Angelina Jolie has carved her own unique niche with her stellar onscreen performances, yet there’s more to the diva’s persona than her impressive acting chops as Lara Croft. It may come as a surprise to those who allow looks to deceive them, but Jolie is strongly opinionated about violent wars and their destructive consequences.
While working for one of her most popular films in Cambodia, the actress witnessed the stark intensity of human suffering for the first time. This inspired her to take up the cause of refugees and war victims. She began undertaking field visits to war-affected zones, risking her life by visiting cities considered unsafe.
She began with Sierra Leone and Tanzania in 2001, stunning her Hollywood counterparts. With these travels, Jolie attracted media attention on what she believed were ‘forgotten emergencies.’ Amongst several other countries, she met with people in Sudan during the Darfur war and even travelled to Kabul during the Afghanistan conflict.
If you think all that Jolie did here was saunter about in high heels while she pretended to be a socially conscious actress, think again. While she was in Kabul, she witnessed the gory murder of three aid workers, by hit-and-run assassins. Breaking all stereotypes about women from Hollywood, Jolie dared to train in flying and successfully got her private pilot license, blazing through skies to help transport humanitarian workers and food supplies to conflict- affected zones.
In recognition of her groundbreaking contribution to the alleviation of human suffering, Jolie’s role in the UNHCR was expanded. In 2012, she was appointed as Special Envoy of UN High Commissioner for Refugees António Guterres. With her demonstrated commitment towards the plight of refugees, it is no surprise that Jolie has been at the forefront of UNHCR’s involvement in the Syria crisis.
In 2015, she visited Turkey during the surge in entry of Syrian refugees into the country, and spoke strongly in support of Syrian migrants. She globally addressed the issue of human displacement, with her inspiring and moving speech:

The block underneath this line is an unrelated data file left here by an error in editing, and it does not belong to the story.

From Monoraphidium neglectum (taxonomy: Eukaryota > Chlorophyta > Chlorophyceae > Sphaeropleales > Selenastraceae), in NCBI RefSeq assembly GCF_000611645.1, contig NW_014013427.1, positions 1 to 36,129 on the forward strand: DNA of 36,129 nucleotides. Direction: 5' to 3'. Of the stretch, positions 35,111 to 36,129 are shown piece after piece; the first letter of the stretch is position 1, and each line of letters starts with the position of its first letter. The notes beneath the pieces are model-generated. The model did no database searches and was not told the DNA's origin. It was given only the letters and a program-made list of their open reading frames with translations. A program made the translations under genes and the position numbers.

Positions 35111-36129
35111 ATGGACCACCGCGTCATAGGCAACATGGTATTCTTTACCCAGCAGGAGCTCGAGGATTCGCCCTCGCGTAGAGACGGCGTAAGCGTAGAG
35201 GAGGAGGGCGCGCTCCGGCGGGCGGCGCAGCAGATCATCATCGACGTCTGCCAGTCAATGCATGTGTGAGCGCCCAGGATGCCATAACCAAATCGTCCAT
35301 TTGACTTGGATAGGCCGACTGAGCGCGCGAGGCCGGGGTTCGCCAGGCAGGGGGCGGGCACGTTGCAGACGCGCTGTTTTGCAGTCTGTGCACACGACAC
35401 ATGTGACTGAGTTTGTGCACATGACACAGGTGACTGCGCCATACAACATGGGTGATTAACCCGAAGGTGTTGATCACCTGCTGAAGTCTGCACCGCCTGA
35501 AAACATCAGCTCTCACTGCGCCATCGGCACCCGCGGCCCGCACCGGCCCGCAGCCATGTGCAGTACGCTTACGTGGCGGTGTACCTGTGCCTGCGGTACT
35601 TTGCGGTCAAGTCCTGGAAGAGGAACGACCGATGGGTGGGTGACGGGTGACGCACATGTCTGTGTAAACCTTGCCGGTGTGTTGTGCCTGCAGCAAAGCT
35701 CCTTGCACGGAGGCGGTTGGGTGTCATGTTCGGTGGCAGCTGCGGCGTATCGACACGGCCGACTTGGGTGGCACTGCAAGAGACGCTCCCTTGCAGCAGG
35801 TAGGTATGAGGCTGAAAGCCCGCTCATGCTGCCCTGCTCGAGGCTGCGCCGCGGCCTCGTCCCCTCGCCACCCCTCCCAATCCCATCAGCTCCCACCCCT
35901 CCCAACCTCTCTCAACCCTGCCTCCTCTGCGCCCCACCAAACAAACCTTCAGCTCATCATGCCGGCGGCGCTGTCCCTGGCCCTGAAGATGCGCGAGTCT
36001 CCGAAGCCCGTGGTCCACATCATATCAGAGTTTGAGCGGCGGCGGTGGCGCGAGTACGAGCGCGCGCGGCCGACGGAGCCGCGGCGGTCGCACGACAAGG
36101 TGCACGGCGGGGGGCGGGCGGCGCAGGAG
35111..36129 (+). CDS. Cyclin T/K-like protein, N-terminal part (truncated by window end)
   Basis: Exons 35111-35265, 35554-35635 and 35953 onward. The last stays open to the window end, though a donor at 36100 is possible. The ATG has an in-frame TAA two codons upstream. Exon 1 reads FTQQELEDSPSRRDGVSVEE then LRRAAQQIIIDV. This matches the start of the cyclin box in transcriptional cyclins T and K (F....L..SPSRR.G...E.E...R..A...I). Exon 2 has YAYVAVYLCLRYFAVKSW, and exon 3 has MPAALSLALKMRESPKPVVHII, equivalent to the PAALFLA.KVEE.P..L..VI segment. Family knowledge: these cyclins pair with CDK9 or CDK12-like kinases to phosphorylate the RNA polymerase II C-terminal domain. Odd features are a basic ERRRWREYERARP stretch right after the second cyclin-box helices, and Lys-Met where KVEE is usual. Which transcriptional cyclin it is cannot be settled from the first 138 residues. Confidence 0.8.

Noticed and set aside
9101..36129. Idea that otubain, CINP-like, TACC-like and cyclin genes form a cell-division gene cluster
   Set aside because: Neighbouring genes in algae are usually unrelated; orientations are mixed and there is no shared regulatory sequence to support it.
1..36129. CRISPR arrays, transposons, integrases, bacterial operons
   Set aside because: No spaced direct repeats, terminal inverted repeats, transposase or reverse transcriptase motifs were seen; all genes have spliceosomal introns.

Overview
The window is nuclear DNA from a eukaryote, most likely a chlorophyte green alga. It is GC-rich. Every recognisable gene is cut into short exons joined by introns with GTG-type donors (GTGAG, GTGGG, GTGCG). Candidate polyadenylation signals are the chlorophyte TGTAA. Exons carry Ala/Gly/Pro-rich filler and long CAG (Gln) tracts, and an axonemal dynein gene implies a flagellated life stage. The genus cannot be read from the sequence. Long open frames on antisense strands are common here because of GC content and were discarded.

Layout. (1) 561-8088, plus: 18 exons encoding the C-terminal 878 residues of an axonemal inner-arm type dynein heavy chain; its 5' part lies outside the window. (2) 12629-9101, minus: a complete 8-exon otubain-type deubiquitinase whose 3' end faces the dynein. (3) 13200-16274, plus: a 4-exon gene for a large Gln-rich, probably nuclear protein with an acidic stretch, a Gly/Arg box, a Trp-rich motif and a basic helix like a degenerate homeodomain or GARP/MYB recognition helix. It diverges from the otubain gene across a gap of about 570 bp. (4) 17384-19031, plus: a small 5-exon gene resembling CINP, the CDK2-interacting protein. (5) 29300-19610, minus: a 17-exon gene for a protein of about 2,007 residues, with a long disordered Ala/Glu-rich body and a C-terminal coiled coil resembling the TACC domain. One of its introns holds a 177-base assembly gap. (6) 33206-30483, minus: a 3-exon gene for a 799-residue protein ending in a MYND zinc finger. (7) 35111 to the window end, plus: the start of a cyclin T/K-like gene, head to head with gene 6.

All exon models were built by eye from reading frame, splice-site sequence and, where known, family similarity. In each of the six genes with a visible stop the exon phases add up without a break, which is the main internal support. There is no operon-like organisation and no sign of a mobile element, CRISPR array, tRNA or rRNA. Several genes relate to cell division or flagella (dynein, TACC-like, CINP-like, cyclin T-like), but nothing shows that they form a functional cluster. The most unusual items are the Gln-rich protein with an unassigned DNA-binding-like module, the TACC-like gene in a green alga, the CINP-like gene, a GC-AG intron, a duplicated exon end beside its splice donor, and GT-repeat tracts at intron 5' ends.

“Displacement at 60 million is a sign of our inability to work together as a community, to apply all our laws and uses our collective institutions effectively. To live by our standards and keep our word. There is an explosion of human suffering and displacement on a level that has never been seen before, and it cannot be managed by aid relief, it must be managed by diplomacy and law. This is a central problem. We cannot pick and choose which human rights violations we will and won’t tolerate.”
“We have the tools we need – the resolutions, the doctrines, the conventions, the courts. But if these tools are misused, inconsistently applied or applied in a self-serving way, we will continue on this trend of displacement and it will grow and grow. It is inhumane to expect all of these families to tolerate this kind of life. We all know what needs to be done, we must do better. And it is self-evident that we have to start with Syria.”
Not many have the courage to speak up about the plight of Syrian refugees, which makes Angelina Jolie a commendable woman. She has hit the nail on head with her adept words, but will political leaders take notice?